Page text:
“Come on, Shaggy. Let’s get you warmed up.”

They headed back to the cars in silence, save for the chattering of Norville’s teeth.

He reached in his pocket to get his keys to unlock the car but found nothing. He looked through the window to see them sitting on the edge of his seat. He must have dropped them when he went back for the Scooby Snacks. Stupid keys.

“What’s wrong?”

“Oh, I just locked my keys in he car. I’ll just get my spare from under the back fender.”

“The ground is soaked, Shaggy, and so are you. Hop in the Jeep at least until he rain dies down.”

He looked first at her, then at the small lake that appeared to be isolated to the ground under his car. He trudged to the shiny, green Wrangler and climbed inside.

Chapter 4

 

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Nov 20 2012

One More Ride: Chapter 2: Two Tragedies

Chapter One

Norville just stood there in the kitchen, angry. Angry at Fred for his alcoholism, for his philandery, for his temper, for his stupid remarks. But mostly angry at himself. Why had he let stupid Fred stupid get to him? Stupid.

Then he remembered the anniversary. He sat down in his chair to finish his coffee and drown his misery. He could feel one of his glooms coming on. They usually started with something small—burnt toast or a dinged door—then magnified into an uncontrollable black that would take hours or days to shake. They used to be a lot harder to manage. Now he just tried to ride them out and avoid making any major decisions that he would regret while ‘on the gloom.’

He sat drinking his coffee, then the rest of the pot. After he finished the pot he still needed more Dunks, but he had used the rest for their dinner. He picked up Fred’s mug wondering how cold it was. Very.

Nevermind. I’ll just go to bed, he thought. I’ll just go get my phone just in case anyone needs me and then get in bed. Where’s my phone? In the car. Of course. It might as well be on The Titanic. The car is all the way out in the freakin’ garage. He started to just shuffle his way up the stairs to his bedroom. Fine. Whatever. I’ll get the phone. Stupid conscience.

He walked onto the cold concrete of the garage floor and around to the driver’s side. Why had he left the garage door up? He couldn’t remember doing it, though he did do it sometimes. But usually there was some purpose—changing the oil, sweeping the garage out, getting out the gardening tools. But today? The attempt to remember was making his head hurt. He produced his keys and unlocked the car. The door clicker had given out three years ago but he still hadn’t gotten it fixed.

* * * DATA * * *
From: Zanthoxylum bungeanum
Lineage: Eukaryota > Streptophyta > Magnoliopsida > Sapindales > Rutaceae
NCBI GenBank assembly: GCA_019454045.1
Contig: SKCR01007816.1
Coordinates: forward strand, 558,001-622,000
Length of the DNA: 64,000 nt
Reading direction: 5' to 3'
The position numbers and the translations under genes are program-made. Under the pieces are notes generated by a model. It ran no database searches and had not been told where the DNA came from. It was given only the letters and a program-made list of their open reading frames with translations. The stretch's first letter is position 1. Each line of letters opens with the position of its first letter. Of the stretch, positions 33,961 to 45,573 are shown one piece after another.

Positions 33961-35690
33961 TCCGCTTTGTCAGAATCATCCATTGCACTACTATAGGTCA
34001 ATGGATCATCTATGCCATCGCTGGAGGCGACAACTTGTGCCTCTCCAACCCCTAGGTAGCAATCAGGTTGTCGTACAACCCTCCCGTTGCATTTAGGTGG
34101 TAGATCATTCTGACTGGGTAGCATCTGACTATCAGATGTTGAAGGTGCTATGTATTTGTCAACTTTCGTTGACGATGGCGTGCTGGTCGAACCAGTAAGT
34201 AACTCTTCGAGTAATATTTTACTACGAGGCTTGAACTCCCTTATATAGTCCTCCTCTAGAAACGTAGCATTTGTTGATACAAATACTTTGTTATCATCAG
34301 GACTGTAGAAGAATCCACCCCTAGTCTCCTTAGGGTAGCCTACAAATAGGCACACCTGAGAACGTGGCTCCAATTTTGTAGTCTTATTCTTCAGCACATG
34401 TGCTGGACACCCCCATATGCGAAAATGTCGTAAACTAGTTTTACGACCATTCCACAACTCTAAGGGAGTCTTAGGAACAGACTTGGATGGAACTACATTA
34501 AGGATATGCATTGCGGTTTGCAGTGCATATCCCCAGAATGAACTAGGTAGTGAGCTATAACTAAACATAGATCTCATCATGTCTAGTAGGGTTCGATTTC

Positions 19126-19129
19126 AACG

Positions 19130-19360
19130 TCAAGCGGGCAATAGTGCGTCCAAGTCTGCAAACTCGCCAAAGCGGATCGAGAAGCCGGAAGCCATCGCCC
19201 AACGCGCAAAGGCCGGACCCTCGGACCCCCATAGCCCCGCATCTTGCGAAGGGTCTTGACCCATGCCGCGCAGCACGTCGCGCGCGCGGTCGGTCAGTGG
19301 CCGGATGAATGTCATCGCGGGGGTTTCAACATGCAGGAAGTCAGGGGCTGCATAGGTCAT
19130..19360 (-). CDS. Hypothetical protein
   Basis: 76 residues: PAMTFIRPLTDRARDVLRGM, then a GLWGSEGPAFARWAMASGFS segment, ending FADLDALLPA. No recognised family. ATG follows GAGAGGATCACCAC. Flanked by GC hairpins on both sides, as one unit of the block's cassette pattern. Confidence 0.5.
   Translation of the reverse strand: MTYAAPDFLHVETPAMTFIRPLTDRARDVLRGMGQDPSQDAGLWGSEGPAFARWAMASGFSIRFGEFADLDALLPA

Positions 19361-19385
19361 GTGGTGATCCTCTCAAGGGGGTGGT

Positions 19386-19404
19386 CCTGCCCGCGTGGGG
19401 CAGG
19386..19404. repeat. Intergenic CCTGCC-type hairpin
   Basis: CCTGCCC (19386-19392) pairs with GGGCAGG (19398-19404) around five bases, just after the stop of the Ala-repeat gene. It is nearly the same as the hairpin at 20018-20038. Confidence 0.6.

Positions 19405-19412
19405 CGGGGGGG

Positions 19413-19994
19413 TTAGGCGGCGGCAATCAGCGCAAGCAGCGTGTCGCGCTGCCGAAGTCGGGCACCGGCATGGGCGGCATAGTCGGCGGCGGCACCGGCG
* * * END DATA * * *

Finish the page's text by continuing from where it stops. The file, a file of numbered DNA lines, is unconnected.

Norville reached his lanky arm in to retrieve the phone. His fingers touched it just enough to knock it loose from the cup holder and it slid under the seat. I should have gone to bed, he thought. Stupid phone.

He climbed into the car, put his key in the ignition and started the car. Why did I do that, he thought. Force of habit I guess. He reached down below the seat to retrieve the phone and as he did so he saw the package on the dash. He closed his eyes, the tightness drained from his shoulders. The anniversary. That’s why he had left the garage door open. He was already in the car. No point going back to bed now.

He checked the phone for messages then put it back in its cup holder, buckled his seat belt, locked the door, pulled out of the garage, and hit the remote garage door closer. Do I have everything, he asked himself. Wallet, phone, keys, package. That seemed like everything, but he couldn’t shake the feeling he was missing something as he pulled down the driveway.

Probably just the gloom. Stupid gloom.

And that’s how Norville Rogers left home in late October without a jacket.

Chapter 3